Home from college for winter break
he calls me from his mother's,
too early on a Sunday morning.
"Let's go out to Queens, to the bone orchard,
when should I pick you up, about 10?"
Call it indeed an orchard where
bones live and memories ripen.
But like the city of the living,
there's not a tree in sight, nothing
to break the monotony or
stop the winds.
Jake sets stones on the graves,
observant for those seconds of his history,
unshifting, carved, and gleaming:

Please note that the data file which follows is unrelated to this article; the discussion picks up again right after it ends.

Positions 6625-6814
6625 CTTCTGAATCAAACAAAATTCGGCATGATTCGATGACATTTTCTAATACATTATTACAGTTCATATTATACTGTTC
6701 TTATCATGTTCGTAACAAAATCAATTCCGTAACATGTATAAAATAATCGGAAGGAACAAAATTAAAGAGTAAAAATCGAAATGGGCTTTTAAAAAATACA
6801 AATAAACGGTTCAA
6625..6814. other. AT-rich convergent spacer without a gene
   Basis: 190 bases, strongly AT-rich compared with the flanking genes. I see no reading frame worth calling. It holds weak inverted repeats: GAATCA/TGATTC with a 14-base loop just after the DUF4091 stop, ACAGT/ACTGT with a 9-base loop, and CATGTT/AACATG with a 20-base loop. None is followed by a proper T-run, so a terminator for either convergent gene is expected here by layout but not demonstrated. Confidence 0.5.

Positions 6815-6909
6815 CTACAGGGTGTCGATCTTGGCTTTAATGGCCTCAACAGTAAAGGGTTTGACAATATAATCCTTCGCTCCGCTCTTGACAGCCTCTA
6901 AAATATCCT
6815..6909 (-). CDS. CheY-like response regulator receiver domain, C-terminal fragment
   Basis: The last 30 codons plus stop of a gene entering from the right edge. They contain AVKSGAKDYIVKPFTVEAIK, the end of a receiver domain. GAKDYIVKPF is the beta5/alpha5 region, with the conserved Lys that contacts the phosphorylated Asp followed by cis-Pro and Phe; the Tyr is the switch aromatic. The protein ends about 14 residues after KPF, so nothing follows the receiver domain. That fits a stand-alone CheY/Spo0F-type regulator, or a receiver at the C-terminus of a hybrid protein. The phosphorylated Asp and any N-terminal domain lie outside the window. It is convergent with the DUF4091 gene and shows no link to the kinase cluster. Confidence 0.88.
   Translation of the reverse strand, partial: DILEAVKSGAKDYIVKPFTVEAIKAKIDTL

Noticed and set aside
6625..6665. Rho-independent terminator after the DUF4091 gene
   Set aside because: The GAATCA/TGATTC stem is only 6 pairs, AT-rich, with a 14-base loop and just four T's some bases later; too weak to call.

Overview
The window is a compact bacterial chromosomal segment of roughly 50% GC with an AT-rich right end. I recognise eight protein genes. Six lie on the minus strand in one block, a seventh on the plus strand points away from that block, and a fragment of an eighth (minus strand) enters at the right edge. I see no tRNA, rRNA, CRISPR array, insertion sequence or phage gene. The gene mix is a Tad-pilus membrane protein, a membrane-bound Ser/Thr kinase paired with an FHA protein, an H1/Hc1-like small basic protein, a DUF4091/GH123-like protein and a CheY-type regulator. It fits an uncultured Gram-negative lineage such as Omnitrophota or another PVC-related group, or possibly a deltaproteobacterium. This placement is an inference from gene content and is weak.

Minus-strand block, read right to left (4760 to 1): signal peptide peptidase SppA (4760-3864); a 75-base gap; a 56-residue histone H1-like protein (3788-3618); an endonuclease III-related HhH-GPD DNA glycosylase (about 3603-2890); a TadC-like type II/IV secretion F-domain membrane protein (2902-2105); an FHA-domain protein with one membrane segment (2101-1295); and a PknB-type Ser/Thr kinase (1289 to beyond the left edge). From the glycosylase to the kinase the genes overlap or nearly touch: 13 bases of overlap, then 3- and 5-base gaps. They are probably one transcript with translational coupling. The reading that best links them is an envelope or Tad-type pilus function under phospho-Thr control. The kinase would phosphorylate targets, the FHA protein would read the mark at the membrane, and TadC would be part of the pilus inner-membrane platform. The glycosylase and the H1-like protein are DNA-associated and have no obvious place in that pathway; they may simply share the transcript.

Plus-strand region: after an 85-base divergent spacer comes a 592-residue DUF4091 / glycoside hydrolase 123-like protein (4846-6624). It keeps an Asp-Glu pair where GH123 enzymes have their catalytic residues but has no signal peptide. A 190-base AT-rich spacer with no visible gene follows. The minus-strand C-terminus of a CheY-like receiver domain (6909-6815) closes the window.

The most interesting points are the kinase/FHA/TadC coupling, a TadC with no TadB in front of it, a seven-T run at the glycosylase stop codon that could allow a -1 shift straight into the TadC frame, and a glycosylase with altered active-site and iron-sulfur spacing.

reverent of the grandmother he knew,
venerant of the grandfather
whose name he bears, who died
before he was born.
"So guys," he whispers to them,
looking back at me,
"you're in the place where
your son has finally grounded YOU."
My parents remain, consistent here
as they never were in life.
They will stay still til we return.
I drive Jake home to the house of the spirits.
I may roam it still, unquiet,
while his mother cooks leftovers.